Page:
This resolution is great because you can make it as challenging as you want. Maybe you have a credit card with $500 on it from Christmas shopping. You can easily pay that bad boy off quickly and check this resolution off your list. Not to mention, you’ll feel great once it’s paid off.

If you want a tougher challenge, maybe you have a student loan of $10,000. Making a plan to pay off $833.33 a month to kill your student loan will make you feel like a champion by the time 2016 comes around.

I suggest you take a look at your financial picture and pick a debt that is reasonable and meaningful. Figure out how much you need to pay a month to eliminate the debt and then stick to it.

A lot of credit card companies and debt holders will let you set up an automatic, reoccurring monthly payment. Set it and forget it. Then, when 2016 rolls around, you will be one debt closer to financial freedom.

3. Create or modify your budget

I'm a big fan of budgets. I think everyone, even the super rich, should use a budget. Budgets force you to find out how much you have, how much you can spend, and where your priorities lie.

If you absolutely love going out on Friday nights, then, by all means, make a budget category called "Friday nights." If you have a dream of owning a new Lexus, make a budget category called "Lexus fund."

If you don't have a budget, make 2015 the first year you try it out. I promise you will feel more confident about your finances and future, and you will have more fun than last year. If you are a budget veteran, check it out again and see if any of your priorities have changed.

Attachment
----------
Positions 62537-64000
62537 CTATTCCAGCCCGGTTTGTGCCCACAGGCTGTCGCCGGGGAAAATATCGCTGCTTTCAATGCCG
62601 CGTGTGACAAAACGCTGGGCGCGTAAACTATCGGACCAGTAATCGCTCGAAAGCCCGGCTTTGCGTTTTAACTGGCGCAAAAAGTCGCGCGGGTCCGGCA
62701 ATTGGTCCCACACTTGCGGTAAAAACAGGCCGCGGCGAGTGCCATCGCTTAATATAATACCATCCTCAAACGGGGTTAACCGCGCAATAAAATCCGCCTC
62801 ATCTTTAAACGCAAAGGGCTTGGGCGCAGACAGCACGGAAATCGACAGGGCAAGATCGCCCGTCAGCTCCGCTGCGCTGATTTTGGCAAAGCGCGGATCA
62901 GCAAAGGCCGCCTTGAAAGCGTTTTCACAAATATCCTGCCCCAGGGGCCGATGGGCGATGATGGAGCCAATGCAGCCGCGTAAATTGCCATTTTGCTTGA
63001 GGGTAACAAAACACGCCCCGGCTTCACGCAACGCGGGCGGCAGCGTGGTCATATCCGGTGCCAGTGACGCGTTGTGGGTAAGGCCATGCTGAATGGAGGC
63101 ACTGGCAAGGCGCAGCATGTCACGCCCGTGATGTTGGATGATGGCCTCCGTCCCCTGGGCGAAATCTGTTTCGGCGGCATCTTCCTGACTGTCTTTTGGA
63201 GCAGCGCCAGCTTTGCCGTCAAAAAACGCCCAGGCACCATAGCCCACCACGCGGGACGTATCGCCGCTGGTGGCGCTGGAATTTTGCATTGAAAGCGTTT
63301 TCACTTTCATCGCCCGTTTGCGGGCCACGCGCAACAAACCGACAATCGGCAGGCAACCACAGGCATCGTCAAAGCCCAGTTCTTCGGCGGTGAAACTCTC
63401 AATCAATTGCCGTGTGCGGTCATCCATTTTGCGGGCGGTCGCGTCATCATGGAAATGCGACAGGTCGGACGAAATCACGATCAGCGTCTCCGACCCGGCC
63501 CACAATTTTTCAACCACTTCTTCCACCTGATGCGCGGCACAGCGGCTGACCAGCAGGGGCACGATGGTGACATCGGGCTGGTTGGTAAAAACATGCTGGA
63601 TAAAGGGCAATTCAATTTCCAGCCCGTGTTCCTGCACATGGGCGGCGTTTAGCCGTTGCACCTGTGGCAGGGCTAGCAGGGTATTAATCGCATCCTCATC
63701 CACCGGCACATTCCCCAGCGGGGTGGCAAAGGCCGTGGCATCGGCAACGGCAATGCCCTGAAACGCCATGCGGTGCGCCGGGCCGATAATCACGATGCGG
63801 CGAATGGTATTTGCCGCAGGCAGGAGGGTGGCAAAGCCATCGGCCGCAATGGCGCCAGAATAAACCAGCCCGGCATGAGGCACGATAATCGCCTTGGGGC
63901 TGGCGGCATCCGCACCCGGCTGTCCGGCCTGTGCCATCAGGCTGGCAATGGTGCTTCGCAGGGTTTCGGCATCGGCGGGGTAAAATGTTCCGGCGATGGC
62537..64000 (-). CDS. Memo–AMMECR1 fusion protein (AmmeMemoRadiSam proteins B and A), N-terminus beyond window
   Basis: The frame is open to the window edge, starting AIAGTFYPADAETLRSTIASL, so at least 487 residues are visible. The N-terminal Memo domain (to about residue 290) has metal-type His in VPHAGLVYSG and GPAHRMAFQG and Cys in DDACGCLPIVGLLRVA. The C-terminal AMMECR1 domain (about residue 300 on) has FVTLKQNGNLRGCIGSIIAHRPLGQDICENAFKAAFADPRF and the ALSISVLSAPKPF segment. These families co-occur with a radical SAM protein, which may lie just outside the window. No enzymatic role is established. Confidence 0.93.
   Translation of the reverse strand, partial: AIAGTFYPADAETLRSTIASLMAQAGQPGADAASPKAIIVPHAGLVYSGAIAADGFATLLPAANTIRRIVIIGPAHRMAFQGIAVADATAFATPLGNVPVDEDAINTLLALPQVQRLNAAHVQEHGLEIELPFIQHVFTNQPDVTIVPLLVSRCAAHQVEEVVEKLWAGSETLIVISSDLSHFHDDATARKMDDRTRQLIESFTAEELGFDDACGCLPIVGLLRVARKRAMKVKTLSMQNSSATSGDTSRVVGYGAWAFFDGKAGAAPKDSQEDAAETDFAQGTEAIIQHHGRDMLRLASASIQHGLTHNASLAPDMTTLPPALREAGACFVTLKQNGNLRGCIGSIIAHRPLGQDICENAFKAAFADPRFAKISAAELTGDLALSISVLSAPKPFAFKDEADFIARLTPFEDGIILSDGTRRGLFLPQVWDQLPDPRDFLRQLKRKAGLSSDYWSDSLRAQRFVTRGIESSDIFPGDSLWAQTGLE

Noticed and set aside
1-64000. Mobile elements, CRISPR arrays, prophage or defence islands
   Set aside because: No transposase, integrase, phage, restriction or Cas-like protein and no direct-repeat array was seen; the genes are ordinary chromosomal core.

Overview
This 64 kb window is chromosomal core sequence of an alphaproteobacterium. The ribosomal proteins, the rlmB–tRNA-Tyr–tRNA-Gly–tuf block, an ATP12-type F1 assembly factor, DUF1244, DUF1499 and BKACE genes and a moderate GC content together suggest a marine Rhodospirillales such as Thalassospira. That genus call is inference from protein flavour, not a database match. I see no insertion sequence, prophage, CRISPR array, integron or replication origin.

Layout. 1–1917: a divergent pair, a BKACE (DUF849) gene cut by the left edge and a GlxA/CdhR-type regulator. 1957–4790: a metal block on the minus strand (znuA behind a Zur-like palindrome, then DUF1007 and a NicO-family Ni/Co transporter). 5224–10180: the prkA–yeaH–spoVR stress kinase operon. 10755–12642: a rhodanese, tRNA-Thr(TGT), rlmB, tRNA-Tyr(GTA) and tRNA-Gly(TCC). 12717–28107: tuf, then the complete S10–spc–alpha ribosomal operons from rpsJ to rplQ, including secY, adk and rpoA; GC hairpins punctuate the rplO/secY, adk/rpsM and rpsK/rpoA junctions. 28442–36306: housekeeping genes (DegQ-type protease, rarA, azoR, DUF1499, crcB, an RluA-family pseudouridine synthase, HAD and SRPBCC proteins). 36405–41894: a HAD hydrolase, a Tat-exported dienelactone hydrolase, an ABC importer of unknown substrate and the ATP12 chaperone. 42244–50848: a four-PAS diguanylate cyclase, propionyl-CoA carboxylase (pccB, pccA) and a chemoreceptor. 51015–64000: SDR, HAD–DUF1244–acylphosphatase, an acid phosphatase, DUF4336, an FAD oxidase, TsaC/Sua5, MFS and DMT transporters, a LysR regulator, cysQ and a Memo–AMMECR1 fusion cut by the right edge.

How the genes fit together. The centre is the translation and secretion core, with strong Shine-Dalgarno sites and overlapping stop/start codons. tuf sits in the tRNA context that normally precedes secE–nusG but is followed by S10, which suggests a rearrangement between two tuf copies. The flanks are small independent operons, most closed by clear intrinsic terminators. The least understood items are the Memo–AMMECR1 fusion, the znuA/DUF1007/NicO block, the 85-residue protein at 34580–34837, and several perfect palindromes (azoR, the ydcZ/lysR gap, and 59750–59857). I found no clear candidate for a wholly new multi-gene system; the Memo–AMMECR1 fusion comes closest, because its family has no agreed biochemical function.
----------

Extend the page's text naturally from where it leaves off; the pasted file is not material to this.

I know last year my budget for nights out with friends decreased to save for a larger vacation. I had an absolute blast on my vacation last year, and I didn't miss anything of importance by skipping a few Friday nights with my buddies.

4. Use technology to help you reach your financial goals

We are lucky to call ourselves the first generation to be truly technologically savvy. We know how to access and efficiently use the Internet to better ourselves. Apps are part of everyday life (try finding somewhere without Google maps).

It’s time for our finances to keep pace with the rest of our techie lives. No matter your financial goals, there's a way technology can help. Budget apps, such as Personal Capital or Mint can help you create or modify your a budget.

Investing tools, such as Robin HoodWealthfront or Betterment can help you invest for the future. Not to mention, the massive network of financial advisors out there eager to help Gen-X and -Y.

Start using your phone for more than Facebook, Snapchat and the hottest games, and you may wake up a little richer next year.

5. Learn the basics of investing

If you've accomplished all of the above, the next best step is to learn or increase your knowledge about investing. In simple terms, investing is how you use your money to create more money.

Investing can be as complicated or easy as you want to make it. In my honest opinion, you should never invest in anything a 10-year-old can’t understand. No matter where you’re headed with your investments, start with the basics.

Why you should investdifferent kinds of investing and what some of Wall Street's jargon means are great places to start. If you are an avid reader, I suggest "The Richest Man In Babylon" and "The Investment Answer."

Take control and make your first smart investment by 2016.